The unseen factor: Egypt's women protestors

By Esther Saoub (gb/dpa/AFP)

Tens of thousands of the protesters demanding political reforms in Cairo as part of the popular uprising are women.

A lot of the news footage from Egypt's Tahrir Square in central Cairo showed men standing and shouting in the front rows of demonstrators, but the impression is misleading.

Tahrir Square has been full of women, talking, camped out in tents, wrapped in blankets, with children, singing, and chanting for the ouster of President Hosni Mubarak.

Some of these women were young, some were old. Some were wearing veils or headscarves; others were in tight jeans. They were doctors, bank tellers, housewives, mothers and grandmothers.

In Tahrir Square, volunteers - many of them women - erected portable toilets, brought food and water, set up makeshift kitchens, sound stages and mobile phone charging stations.

Central Cairo was a sprawling tent city, indicating that the protesters had no intention of leaving.

Entire families set up house on "Liberation Square" to demonstrate their support for Egypt's fledgling democracy movement. Again and again, they shouted their discontent with Mubarak to each other and the soldiers standing around them: "he should go; we're not going."

Nothing has changed yet

One young woman explained that she wasn't leaving because nothing had really changed yet.

"They switched a few faces, but the paragraphs in the constitution that we want reformed are still the way they were before. These could be changed quickly. But, so far, we've been promised nothing: no press freedom, no human rights. And until that is done, we don't trust anybody," she said.

In the midst of Cairo's tent city is a monument. It is a statue of Omar Makram, who led the resistance against Napoleon in Egypt. Two women are leaning on it: one is in her sixties; the other maybe half that. They have blankets with them, which they plan to distribute to the demonstrators.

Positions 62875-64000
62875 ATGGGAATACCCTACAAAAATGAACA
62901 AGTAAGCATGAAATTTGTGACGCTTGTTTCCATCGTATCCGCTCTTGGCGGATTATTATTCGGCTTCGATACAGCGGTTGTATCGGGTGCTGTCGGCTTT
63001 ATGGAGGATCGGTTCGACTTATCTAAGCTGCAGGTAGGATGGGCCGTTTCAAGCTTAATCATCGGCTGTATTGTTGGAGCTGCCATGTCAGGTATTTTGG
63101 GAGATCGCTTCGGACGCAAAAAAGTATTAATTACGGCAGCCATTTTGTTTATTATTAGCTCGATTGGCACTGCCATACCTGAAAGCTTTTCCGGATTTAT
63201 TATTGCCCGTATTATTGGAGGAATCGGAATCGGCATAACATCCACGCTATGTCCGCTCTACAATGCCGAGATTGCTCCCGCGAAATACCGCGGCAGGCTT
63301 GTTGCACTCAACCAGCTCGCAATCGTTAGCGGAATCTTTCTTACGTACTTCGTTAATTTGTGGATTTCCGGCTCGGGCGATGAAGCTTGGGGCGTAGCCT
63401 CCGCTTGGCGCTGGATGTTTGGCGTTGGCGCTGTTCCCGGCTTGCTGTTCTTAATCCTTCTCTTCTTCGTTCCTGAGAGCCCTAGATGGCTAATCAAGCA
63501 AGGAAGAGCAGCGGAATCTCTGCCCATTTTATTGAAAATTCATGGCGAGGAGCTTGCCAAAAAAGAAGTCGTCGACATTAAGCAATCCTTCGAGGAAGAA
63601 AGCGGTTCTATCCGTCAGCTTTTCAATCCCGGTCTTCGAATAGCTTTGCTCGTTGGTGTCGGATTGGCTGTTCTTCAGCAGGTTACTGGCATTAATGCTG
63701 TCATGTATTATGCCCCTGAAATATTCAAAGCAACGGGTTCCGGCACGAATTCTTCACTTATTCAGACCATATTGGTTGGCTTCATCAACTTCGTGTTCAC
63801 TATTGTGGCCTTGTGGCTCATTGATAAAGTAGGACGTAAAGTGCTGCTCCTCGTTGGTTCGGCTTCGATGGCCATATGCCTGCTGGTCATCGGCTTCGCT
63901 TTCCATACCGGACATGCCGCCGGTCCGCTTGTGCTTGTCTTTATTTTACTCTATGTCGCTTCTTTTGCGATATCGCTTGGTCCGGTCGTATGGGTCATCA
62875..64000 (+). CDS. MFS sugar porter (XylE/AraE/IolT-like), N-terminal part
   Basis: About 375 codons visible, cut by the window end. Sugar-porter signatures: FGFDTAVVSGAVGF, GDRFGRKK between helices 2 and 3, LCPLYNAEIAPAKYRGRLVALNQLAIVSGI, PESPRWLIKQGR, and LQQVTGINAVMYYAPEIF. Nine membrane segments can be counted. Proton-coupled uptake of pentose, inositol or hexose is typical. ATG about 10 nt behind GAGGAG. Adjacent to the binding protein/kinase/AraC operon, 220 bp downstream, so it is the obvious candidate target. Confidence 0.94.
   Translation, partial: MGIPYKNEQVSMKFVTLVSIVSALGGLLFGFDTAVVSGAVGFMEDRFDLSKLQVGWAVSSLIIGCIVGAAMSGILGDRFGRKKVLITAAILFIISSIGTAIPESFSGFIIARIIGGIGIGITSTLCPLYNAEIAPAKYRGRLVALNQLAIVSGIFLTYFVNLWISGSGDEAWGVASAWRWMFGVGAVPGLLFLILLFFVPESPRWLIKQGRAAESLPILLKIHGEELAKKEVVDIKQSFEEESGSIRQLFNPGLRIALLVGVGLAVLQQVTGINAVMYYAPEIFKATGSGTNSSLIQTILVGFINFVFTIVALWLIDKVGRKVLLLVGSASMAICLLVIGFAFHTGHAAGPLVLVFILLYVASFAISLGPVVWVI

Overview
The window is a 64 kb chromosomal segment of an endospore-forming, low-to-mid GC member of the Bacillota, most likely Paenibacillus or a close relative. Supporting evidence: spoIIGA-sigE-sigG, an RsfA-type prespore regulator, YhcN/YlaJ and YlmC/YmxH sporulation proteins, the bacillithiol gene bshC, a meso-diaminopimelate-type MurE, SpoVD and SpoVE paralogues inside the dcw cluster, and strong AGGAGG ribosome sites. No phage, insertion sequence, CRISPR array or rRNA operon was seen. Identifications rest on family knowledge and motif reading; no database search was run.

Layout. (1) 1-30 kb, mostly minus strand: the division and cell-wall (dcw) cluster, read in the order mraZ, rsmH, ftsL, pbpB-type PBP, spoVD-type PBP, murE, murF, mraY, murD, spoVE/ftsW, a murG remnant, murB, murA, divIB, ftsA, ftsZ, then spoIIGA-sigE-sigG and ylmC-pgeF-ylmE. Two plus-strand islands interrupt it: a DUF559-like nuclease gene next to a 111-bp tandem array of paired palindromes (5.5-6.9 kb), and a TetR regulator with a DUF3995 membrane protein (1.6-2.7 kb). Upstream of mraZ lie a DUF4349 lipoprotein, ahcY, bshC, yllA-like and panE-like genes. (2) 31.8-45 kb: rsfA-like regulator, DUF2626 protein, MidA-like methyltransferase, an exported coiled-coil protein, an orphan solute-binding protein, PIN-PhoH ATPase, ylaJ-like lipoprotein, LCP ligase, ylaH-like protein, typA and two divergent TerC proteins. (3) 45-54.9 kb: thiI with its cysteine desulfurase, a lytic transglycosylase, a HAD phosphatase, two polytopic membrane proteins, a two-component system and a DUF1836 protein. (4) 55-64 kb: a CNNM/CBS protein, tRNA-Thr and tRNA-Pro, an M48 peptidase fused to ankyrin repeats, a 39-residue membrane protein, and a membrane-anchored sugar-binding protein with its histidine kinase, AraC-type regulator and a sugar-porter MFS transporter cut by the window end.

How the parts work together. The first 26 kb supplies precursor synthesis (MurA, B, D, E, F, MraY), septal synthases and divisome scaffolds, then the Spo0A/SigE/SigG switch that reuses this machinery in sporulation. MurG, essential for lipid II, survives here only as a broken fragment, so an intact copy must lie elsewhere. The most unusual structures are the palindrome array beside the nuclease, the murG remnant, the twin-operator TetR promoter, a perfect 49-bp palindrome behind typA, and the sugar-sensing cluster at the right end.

Before coming to Tahrir Square they didn't know each other.

"Here, everybody is together, rich, poor - suddenly there is no difference," says the younger one, who has a job at a bank and came here right after work.

Mubarak brought us together

The older woman said that her daughter had been here with her family from the very beginning and that even the goon squads with their rocks, Molotov cocktails and guns could not budge the protesters.

At first, she stayed at home in front of the television, she said, but was worried sick about her daughter and her grandchildren, so she, too, went to the square.

"I saw how the people were standing together. That's the best thing Hosni Mubarak has ever done for us: he brought us together."

The young bank worker said she was hearing words she hadn't heard in a long time.

"People excuse themselves, if they bump into you. There's a huge throng here, but no man looks at you, or touches you; on the contrary, they make room for you," she said.

"This is the future," says the older woman. "A very good future for my children and grandchildren is beginning here on Tahrir Square."

"This is the real Egypt" is a comment frequently heard in Cairo these days. It's as if a new country has been born right in the middle of the city.

Protesters have called for another "million-man rally" on Friday. Many of them will be women.


Hear everyone around me saying that the same should happen in PNG....

Yes the same thing should happen in PNG. If the people want change and their power back they are going to have to take it back by force. Its the peoples RIGHT to take it back not the governments to give back. Its time for a revolution!!!

Papua New Guineans have no balls! Anjo had the balls to go out in public and made noise. No-one really listened to him and now is is silenced.

Women have indeed been a powerful presence in the recent arab upheavals. While on this topic, get a load of Palestinian doctor Izzeldin Abuelaish's book "I Shall Not Hate". He writes that giving women a voice in the Israeli/Palestenian conflict is the only real basis for optimism. This is perhaps made even more poignant given the fact that his two daughters were killed by an Israeli shelling of his home.

In addition to my previous comment, you may wish to visit Mona Eltahawy's blog. Mona is an Egyptian blogger who has written and blogged consistently throughout the revolution.